Why? Because in France moderation and pleasure are the mantras of choice, the way they have been raised, and the manner in which they stay healthy and live life in general.
Deprivation, negative feelings toward food, cutting out entire food groups, and eating factory-made products are not the norm.
Most French women don't go to the gym to get ripped; they go because they know it's healthy, they've found an activity they enjoy, and they know they will feel better afterward (and look better in their skinny jeans).
But ask your average Frenchie how often they go to the gym? Once or twice a week at most. And unlikely before work, as most gyms won't offer classes before 9 a.m., so forget a five-day-per-week, 5 a.m. workout session.
Working out once or twice a week might not seem like enough, but French women are on the move constantly, clocking many walking hours and stair climbing a lot in any given week.
Taking a family stroll after lunch on the weekend can be the norm, but it's not even counted as "exercise." Nor is walking the kids to and from school, or going up and down the stairs of a seven-story apartment building with grocery bags in hand.
So, although gym sessions or tennis lessons happen only once or twice a week, the French move their bodies daily! If you happen to live in my neck of the woods, near the French Alps, fitness is second-nature with hiking, cycling, water sports, skiing, and more being part of almost everyone's weekend (and often weekday) life.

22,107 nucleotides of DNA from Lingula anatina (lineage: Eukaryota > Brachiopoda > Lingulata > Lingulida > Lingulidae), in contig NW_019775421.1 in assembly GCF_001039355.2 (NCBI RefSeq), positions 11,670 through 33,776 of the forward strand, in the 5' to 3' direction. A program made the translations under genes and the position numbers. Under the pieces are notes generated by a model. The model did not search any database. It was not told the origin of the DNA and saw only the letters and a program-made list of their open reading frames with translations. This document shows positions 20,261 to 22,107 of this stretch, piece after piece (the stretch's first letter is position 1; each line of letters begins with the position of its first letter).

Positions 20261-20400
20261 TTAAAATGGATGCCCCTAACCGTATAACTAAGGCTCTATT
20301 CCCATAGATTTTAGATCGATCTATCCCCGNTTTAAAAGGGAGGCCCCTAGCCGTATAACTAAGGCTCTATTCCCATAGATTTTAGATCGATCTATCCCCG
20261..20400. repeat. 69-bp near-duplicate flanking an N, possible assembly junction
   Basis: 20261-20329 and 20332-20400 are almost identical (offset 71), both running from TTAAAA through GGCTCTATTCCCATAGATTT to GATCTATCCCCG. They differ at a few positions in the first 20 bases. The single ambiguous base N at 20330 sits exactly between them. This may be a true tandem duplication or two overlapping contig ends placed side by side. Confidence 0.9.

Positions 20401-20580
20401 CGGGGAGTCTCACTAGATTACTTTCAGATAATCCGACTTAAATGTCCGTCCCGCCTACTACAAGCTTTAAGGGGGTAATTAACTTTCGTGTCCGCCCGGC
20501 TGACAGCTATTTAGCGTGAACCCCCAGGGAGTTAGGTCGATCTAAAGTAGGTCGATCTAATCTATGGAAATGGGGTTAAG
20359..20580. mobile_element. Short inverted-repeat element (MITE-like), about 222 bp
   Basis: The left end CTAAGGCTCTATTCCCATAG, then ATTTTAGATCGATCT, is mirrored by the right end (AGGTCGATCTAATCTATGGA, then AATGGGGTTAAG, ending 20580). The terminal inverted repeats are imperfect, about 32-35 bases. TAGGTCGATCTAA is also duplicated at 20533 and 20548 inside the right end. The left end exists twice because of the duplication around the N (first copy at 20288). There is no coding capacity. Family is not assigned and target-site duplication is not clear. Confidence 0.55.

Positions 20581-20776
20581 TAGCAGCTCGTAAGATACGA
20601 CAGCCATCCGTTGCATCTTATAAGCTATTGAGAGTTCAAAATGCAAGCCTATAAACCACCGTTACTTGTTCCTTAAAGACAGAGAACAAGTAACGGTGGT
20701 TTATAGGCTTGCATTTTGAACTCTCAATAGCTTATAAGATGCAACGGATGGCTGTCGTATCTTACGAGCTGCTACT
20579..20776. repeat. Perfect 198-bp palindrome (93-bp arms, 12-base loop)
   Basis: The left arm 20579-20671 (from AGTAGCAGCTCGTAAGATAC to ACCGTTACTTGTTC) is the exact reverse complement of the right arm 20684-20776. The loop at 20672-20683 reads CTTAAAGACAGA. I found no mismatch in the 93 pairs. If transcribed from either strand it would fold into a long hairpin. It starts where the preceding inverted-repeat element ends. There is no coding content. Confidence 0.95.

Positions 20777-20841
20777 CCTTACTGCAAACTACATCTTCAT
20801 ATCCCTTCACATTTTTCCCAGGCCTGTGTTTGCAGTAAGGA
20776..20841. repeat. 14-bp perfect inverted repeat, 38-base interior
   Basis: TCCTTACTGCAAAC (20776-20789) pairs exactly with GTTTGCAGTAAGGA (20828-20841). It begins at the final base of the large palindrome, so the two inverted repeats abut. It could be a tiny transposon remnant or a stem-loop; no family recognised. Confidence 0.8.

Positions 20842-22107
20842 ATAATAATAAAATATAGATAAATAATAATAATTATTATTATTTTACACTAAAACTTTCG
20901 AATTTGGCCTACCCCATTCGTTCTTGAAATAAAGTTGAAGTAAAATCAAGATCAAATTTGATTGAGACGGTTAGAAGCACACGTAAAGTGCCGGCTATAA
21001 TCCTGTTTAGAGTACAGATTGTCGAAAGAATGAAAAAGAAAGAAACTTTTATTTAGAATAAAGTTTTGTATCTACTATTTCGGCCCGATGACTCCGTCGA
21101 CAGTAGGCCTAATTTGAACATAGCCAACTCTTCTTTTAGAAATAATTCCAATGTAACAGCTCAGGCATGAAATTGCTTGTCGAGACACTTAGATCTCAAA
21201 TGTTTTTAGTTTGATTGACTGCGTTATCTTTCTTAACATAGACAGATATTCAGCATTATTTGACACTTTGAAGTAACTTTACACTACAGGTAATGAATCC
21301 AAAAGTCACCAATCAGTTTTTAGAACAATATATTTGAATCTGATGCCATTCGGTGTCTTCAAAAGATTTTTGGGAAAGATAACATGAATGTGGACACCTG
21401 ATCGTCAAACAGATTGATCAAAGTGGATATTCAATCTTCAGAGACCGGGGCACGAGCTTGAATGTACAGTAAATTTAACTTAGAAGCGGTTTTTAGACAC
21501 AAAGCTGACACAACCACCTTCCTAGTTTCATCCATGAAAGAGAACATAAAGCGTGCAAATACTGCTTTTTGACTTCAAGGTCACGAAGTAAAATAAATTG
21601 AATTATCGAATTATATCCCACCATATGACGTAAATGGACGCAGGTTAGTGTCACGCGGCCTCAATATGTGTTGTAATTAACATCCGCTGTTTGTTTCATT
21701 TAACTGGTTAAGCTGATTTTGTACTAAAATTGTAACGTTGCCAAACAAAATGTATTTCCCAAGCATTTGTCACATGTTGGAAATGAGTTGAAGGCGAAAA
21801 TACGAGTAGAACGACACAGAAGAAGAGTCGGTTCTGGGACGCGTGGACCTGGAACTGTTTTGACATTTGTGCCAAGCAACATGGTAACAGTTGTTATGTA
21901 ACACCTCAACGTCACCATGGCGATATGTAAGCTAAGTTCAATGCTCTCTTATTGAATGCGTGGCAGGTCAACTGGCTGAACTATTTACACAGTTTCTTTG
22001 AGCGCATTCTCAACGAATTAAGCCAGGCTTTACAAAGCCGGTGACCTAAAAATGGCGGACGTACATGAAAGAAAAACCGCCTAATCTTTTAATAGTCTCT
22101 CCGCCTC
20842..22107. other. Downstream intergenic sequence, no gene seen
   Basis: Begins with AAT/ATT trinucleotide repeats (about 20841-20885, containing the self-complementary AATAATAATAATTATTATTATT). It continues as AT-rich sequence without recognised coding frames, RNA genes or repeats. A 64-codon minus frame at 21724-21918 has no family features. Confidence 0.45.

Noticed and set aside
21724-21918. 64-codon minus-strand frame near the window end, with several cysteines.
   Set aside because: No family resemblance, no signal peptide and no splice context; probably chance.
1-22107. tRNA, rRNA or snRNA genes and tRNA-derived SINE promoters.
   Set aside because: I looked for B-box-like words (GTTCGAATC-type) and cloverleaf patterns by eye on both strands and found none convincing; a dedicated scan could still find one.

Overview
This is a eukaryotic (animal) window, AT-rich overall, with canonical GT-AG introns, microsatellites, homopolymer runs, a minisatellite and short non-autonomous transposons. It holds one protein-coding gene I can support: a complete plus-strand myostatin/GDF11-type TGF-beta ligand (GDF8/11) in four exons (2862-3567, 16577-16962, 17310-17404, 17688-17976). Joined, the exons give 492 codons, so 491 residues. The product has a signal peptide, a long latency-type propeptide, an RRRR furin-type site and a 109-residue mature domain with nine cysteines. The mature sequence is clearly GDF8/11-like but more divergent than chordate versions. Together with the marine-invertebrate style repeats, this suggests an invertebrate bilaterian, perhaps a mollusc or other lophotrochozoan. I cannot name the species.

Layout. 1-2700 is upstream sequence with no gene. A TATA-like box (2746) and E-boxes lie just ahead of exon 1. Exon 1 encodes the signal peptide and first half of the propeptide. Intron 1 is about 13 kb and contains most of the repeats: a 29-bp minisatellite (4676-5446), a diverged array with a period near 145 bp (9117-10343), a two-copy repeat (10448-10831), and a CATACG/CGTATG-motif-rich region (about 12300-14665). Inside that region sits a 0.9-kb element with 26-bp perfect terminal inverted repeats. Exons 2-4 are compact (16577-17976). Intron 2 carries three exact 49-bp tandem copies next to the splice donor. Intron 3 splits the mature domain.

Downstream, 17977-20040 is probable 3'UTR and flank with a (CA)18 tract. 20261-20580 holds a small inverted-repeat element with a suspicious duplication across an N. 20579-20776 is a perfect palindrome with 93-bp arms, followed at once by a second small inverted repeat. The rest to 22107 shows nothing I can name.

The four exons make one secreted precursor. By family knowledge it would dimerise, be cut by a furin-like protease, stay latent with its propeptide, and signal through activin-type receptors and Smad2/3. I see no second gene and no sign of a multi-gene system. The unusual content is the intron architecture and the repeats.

Just as will exercise and fitness, French women practice moderation when it comes to food, too. No food is off limits for most French women (including full-fat dairy, alcohol, sweets, and breads of all kinds); however, being careful about quantities and opportunities for "treats" is how they balance moderation, pleasure, and well-being.
A French woman may pass up the bread basket during lunchtime, but she is unlikely to say no to that coup de champagne and tarte au citron at a weekend dinner party.
It's never about deprivation or absolutes. It's about being smart with choices, quantities, and opportunities. And it's about eating healthy most of the time. Eating French-style is completely sustainable in the long run because you eat a bit of everything, even though the emphasis is on whole foods that come from nature.
It's all well and good to talk on and on about how French women stay slim. But just like the photos of cafeteria food made the point on how children eat at lunchtime here, I've asked my French girlfriends to photograph everything they ate during the course of one day to provide a visual reference.
These are not fancy food items, simply what is eaten by an average French woman on an average day. I asked them to photograph everything including drinks, snacks, and desserts.
Along with the photos, each friend summarized any food guidelines they apply to eating and well-being in general, in order for us to better understand their food choices as well as the lifestyle and cultural undertones.
They included exercise in a given week and how they recuperate from "overdoing" it on special occasions such as holidays, big weekends, and vacations.